Tamoxifen (TAM), a non-steroidal anti-estrogen that is widely used in adjuvant therapy for all stages of breast carcinomas and in chemoprevention of high-risk group. The hepatic estrogenic effect of TAM induces hypertriglyceridemia by reduced activity of lipolytic enzymes (LPL) on triglycerides. Coenzyme Q10 (Co Q10), riboflavin and niacin are proved to be potent antioxidant and protective agents against many diseases including cancer and cardiovascular diseases (CVD). In this context, the objective of the study is to find the effect of the combined modality of Co Q10 (100 mg), riboflavin (10 mg) and niacin (50 mg) with TAM (10 mg twice a day) on serum lipids and lipoprotein levels in postmenopausal women with breast cancer.
The vitamin supplementation with tamoxifen was given for a period of 90 days. Blood samples were collected at the base line, 45th and 90th day during the course of treatment. Plasma total cholesterol (TC), free cholesterol (FC), ester cholesterol (EC), phospholipids (PL), triglycerides (TGL), free fatty acids (FFA), high-density lipoprotein cholesterol (HDL-C), low-density lipoprotein cholesterol (LDL-C) and very low density cholesterol (VLDL-C) were estimated in 78 untreated, only TAM-treated and combinatorialy treated group along with 46 age- and sex-matched controls.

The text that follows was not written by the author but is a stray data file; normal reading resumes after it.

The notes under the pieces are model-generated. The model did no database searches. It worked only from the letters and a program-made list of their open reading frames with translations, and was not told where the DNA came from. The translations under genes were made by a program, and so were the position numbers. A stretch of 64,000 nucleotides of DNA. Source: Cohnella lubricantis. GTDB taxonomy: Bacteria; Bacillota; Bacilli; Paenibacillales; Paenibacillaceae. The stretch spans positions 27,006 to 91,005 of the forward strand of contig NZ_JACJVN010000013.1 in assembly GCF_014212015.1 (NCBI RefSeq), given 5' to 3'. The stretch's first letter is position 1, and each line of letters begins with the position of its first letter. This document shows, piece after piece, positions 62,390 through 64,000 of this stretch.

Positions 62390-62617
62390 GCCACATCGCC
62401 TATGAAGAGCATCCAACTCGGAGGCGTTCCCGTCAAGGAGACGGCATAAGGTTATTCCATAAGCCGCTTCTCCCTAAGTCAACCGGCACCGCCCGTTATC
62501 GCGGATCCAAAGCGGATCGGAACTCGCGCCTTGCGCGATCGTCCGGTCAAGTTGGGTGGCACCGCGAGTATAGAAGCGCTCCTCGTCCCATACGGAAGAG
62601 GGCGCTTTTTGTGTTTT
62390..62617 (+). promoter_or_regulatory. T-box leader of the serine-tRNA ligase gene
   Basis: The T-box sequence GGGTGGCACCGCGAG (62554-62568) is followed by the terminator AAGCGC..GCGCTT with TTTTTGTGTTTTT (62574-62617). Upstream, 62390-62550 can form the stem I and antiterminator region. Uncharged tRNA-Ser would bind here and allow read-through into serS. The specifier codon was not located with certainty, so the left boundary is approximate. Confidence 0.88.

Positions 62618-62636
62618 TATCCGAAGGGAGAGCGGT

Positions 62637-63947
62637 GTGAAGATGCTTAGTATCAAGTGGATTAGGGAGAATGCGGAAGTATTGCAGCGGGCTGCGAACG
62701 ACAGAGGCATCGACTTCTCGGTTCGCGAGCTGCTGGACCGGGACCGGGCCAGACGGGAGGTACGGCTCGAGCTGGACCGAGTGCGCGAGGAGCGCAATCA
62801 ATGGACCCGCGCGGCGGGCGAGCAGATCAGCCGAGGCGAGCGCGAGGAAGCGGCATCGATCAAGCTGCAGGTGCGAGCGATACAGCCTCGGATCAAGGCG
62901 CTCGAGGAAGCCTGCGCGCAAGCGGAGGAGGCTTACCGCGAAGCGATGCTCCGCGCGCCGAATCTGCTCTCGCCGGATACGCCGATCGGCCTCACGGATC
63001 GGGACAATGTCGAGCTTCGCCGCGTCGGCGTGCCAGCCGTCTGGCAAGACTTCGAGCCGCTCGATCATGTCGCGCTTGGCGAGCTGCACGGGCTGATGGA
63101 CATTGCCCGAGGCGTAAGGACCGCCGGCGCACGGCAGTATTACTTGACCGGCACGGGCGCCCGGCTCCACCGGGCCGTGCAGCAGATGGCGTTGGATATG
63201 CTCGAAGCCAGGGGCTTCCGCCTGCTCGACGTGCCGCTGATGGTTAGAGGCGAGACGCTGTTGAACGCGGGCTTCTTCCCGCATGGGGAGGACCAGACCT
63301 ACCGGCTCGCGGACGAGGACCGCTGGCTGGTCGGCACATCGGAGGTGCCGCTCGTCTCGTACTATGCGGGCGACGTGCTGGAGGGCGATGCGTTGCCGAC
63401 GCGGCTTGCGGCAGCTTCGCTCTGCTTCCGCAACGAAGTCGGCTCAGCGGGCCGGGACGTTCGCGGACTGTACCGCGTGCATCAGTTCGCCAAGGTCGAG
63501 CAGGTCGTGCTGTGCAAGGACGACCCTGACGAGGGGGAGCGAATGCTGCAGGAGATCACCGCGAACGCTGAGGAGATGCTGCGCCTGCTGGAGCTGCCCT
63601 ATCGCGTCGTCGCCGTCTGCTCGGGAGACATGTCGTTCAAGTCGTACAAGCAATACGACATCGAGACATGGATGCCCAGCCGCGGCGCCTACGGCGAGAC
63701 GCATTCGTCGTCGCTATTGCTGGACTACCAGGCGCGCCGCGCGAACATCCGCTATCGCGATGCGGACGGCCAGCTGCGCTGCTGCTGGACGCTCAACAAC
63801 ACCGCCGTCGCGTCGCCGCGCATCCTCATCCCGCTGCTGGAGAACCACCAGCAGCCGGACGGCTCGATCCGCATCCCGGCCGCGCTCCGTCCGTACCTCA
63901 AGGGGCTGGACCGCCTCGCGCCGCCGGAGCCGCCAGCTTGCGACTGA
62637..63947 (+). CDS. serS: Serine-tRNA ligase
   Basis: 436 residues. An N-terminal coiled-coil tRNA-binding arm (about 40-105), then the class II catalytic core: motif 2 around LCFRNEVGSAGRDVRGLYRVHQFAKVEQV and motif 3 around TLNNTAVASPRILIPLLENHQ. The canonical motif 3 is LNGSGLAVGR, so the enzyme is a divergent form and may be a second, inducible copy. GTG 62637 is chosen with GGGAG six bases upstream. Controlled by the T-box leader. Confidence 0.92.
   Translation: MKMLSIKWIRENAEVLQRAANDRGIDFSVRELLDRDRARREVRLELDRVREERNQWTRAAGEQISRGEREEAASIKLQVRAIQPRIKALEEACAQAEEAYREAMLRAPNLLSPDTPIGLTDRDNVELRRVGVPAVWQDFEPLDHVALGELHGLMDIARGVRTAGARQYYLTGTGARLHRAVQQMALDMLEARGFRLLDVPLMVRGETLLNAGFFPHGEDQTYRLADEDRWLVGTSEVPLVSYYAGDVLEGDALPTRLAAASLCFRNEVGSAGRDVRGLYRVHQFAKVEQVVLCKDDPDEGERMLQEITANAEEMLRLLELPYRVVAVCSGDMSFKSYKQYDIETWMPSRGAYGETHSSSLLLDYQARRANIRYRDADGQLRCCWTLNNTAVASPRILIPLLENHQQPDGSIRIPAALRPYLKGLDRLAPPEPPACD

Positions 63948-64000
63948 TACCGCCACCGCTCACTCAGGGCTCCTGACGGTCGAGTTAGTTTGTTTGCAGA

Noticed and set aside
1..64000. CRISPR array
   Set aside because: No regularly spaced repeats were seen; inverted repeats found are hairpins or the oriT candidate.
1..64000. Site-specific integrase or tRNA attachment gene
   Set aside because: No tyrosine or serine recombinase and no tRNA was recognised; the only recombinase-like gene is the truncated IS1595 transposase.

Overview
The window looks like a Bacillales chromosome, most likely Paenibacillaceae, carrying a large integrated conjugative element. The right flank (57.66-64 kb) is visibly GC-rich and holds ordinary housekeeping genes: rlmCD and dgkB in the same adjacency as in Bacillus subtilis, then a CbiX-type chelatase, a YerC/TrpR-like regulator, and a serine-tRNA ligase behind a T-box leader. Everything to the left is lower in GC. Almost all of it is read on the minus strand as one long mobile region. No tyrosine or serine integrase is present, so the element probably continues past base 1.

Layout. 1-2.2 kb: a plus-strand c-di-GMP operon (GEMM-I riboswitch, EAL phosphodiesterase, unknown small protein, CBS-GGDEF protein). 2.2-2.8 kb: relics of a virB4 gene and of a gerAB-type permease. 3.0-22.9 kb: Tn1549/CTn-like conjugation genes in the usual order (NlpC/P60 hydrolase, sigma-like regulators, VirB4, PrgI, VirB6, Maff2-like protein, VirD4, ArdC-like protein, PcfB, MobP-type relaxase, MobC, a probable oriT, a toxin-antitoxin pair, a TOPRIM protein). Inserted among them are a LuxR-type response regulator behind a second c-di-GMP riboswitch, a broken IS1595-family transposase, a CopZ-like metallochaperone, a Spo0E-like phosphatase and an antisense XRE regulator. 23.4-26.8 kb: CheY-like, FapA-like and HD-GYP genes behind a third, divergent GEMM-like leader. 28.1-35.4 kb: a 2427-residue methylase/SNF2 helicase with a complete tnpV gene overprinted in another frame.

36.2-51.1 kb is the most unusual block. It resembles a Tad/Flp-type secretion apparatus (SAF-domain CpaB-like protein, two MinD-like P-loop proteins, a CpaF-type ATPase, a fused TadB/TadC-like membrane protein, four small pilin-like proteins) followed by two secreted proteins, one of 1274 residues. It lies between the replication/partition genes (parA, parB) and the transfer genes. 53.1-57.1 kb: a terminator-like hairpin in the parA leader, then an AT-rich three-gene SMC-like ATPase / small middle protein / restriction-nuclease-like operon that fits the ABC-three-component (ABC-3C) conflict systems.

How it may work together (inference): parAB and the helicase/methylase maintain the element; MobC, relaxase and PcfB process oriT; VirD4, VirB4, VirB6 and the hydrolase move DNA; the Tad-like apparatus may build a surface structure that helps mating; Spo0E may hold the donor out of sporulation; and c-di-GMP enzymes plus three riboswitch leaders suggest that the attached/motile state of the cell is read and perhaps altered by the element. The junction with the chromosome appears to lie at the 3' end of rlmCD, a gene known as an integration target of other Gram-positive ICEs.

Serum TGL and VLDL-C (p<0.001) were found to be significantly elevated and LDL-C (p<0.01), significantly reduced among TAM-treated patients as compared to the untreated breast cancer subjects. All the lipids and lipoprotein levels were found to be significantly altered in the untreated breast cancer patients when compared to their normal counterparts. All the lipid and lipoprotein abnormalities were reverted back to near normal levels on 90 days of treatment on combinatorial therapy.
The study figures the altered lipid and lipoprotein levels in the untreated and TAM-treated breast cancer patients. On combination therapy with Co Q10, riboflavin and niacin, it counteracts the tamoxifen-induced hyperlipidemia to normal levels.